The current standard for HDLC is ISO 13239. HDLC was developed from the Synchronous Data Link Control (SDLC) standard proposed in the 1970s. HDLC provides both connection-oriented and connectionless service.
- HDLC uses synchronous serial transmission to provide error-free communication between two points. HDLC defines a Layer 2 framing structure that allows for flow control and error control through the use of acknowledgments. Each frame has the same format, whether it is a data frame or a control frame.
- HDLC uses a frame delimiter, or flag, to mark the beginning and the end of each frame.
- Although Cisco HLDC (also referred to as cHDLC) is proprietary, Cisco has allowed many other network equipment vendors to implement it. Cisco HDLC frames contain a field for identifying the network protocol being encapsulated. The figure compares standard HLDC to Cisco HLDC.
HDLC defines three types of frames, each with a different control field format.
The flag field initiates and terminates error checking. The frame always starts and ends with an 8-bit flag field. The bit pattern is 01111110. Because there is a likelihood that this pattern occurs in the actual data, the sending HDLC system always inserts a 0 bit after every five consecutive 1s in the data field, so in practice the flag sequence can only occur at the frame ends. The receiving system strips out the inserted bits.
When frames are transmitted consecutively, the end flag of the first frame is used as the start flag of the next frame.
The address field contains the HDLC address of the secondary station. This address can contain a specific address, a group address, or a broadcast address. A primary address is either a communication source or a destination, which eliminates the need to include the address of the primary.
The control field uses three different formats, depending on the type of HDLC frame used:
- Information (I) Frame – I-frames carry upper layer information and some control information. This frame sends and receives sequence numbers, and the poll final (P/F) bit performs flow and error control. The send sequence number refers to the number of the frame to be sent next. The receive sequence number provides the number of the frame to be received next. Both sender and receiver maintain send and receive sequence numbers. A primary station uses the P/F bit to tell the secondary whether it requires an immediate response. A secondary station uses the P/F bit to tell the primary whether the current frame is the last in its current response.
- Supervisory (S) Frame – S-frames provide control information. An S-frame can request and suspend transmission, report on status, and acknowledge receipt of I-frames. S-frames do not have an information field.
- Unnumbered (U) Frame – U-frames support control purposes and are not sequenced. Depending on the function of the U-frame, its control field is 1 or 2 bytes. Some U-frames have an information field.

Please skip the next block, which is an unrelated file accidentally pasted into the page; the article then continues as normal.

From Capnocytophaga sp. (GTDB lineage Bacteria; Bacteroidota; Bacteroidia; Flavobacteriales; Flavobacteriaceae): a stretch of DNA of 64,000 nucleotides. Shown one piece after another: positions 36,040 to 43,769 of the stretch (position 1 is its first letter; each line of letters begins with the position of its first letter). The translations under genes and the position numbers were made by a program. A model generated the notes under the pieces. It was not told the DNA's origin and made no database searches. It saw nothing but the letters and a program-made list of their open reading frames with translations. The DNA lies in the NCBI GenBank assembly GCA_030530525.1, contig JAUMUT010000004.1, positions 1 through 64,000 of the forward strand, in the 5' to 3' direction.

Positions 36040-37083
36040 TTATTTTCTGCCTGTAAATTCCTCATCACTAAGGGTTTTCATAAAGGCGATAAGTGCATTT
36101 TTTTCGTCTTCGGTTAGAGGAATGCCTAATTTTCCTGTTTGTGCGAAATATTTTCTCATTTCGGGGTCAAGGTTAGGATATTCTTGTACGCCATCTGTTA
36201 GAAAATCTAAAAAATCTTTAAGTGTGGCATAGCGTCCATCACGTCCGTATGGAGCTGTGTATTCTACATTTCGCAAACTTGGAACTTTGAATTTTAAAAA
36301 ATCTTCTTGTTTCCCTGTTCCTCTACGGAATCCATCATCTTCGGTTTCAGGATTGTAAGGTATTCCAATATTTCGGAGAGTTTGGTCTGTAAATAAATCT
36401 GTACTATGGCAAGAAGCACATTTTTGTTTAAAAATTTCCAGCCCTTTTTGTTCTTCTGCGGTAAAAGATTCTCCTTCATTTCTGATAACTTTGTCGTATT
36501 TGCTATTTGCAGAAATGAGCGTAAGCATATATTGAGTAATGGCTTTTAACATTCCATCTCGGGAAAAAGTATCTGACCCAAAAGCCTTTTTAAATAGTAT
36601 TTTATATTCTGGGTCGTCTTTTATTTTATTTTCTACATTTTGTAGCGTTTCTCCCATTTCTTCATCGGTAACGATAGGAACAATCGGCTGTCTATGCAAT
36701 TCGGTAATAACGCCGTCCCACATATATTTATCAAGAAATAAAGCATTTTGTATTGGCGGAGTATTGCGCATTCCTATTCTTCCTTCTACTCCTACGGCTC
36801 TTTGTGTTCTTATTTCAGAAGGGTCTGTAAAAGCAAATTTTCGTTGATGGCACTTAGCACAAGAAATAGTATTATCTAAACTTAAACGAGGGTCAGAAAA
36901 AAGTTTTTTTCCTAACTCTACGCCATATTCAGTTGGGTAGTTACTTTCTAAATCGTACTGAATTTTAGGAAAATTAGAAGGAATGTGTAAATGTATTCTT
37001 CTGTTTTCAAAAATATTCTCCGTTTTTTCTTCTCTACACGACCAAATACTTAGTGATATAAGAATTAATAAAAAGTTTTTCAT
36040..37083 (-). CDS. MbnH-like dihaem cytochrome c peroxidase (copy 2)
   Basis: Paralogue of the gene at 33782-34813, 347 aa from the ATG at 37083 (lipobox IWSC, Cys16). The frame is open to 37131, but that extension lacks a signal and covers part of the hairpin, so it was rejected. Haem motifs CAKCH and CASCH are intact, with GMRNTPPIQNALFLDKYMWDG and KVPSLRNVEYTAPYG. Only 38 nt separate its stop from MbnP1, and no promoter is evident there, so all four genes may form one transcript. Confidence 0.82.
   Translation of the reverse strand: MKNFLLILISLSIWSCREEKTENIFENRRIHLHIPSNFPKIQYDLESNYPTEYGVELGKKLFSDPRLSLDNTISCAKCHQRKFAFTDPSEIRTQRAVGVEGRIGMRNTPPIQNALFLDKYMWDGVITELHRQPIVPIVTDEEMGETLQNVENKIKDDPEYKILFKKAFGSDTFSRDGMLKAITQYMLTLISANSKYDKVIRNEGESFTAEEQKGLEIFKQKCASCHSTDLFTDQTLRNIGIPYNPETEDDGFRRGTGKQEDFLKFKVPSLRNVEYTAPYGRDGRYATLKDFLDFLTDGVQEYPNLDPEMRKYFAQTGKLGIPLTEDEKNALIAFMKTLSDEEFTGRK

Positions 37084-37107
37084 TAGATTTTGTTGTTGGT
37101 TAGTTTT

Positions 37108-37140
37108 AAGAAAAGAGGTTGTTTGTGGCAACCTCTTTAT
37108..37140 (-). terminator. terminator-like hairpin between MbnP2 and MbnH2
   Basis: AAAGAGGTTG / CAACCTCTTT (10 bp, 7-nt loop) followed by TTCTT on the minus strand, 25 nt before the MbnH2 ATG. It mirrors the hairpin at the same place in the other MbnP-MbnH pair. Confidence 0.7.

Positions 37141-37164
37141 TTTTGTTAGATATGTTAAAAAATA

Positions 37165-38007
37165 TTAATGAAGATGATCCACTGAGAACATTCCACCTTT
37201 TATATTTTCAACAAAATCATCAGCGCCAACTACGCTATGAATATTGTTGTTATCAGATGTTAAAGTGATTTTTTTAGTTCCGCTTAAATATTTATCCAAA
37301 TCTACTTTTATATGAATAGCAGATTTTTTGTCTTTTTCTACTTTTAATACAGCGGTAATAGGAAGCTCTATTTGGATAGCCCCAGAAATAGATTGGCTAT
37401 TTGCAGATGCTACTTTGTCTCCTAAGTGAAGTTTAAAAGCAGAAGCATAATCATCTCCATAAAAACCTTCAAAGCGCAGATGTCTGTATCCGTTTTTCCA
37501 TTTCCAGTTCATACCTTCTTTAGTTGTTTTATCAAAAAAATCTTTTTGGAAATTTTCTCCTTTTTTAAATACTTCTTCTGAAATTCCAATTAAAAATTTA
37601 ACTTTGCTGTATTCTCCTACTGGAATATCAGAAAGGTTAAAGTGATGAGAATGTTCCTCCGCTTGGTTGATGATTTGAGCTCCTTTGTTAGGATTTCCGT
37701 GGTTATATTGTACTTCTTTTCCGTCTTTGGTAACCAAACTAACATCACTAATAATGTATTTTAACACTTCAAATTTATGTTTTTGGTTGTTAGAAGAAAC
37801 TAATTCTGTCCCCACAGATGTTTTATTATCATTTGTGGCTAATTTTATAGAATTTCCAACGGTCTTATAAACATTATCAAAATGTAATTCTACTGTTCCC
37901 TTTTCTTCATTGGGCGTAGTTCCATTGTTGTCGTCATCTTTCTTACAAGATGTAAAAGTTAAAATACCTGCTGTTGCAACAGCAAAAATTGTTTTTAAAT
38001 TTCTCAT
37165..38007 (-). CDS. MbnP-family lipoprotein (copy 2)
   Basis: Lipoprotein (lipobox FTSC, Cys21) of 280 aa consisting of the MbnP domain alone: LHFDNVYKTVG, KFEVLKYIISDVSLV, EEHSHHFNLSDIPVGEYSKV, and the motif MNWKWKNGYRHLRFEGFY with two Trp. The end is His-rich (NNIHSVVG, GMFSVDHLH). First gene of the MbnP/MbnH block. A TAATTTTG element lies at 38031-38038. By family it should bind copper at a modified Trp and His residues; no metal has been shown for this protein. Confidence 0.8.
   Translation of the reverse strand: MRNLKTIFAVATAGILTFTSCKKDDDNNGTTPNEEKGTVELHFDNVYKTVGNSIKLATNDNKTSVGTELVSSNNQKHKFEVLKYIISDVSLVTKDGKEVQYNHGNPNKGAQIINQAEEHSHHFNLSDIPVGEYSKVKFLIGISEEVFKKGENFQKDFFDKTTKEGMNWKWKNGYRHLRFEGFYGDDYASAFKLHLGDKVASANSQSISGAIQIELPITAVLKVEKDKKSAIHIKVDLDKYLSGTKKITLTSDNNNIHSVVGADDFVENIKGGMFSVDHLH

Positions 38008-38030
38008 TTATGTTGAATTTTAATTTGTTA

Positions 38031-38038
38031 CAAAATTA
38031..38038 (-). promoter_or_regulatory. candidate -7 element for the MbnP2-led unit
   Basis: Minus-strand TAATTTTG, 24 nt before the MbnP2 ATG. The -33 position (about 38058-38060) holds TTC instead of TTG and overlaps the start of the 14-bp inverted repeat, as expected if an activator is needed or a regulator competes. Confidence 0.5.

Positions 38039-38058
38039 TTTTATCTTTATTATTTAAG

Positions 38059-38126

Only used in Cisco HDLC. This field specifies the protocol type encapsulated within the frame (e.g. 0x0800 for IP).
The data field contains a Path Information Unit (PIU) or Exchange Identification (XID) information.
6, Frame Check Sequence (FCS)
The FCS precedes the ending flag delimiter and is usually a Cyclic Redundancy Check (CRC) calculation remainder. The CRC calculation is redone in the receiver. If the result differs from the value in the original frame, an error is assumed.
Cisco HDLC is the default encapsulation method used by Cisco devices on synchronous serial lines.
Use Cisco HDLC as a point-to-point protocol on leased lines between two Cisco devices. If connecting non-Cisco devices, use
If the default encapsulation method has been changed, use the
encapsulation hdlc command in privileged EXEC mode to re-enable HDLC.
As shown in the figure, there are two steps to re-enable HDLC encapsulation:
Step 1. Enter the interface configuration mode of the serial interface.
Step 2. Enter the encapsulation hdlc command to specify the encapsulation protocol on the interface.
Trouble shooting HDLC
The output of the
show interfaces serial command displays information specific to serial interfaces. When HDLC is configured, encapsulation HDLC should be reflected in the output.
The show interfaces serial command returns one of six possible states:
- Serial x is up, line protocol is up
- Serial x is down, line protocol is down
- Serial x is up, line protocol is down
- Serial x is up, line protocol is up (looped)
- Serial x is up, line protocol is down (disabled)
- Serial x is administratively down, line protocol is down
Of the six possible states, there are five problem states. Table bellow lists the five problem states, the issues associated with that state, and how to troubleshoot the issue.
This table shows the interface status conditions, possible problems associated with the conditions, and solutions to those problems.
show controllers command is another important diagnostic tool when troubleshooting serial lines. The output indicates the state of the interface channels and whether a cable is attached to the interface. In the figure, interface serial 0/0/0 has a V.35 DCE cable attached. The command syntax varies, depending on the platform. Cisco 7000 series routers use a cBus controller card for connecting serial links. With these routers, use the
show controllers cbus command.
If the electrical interface output displays as UNKNOWN instead of V.35, EIA/TIA-449, or some other electrical interface type, the likely problem is an improperly connected cable. A problem with the internal wiring of the card is also possible. If the electrical interface is unknown, the corresponding display for the
show interfaces serial command shows that the interface and line protocol are down.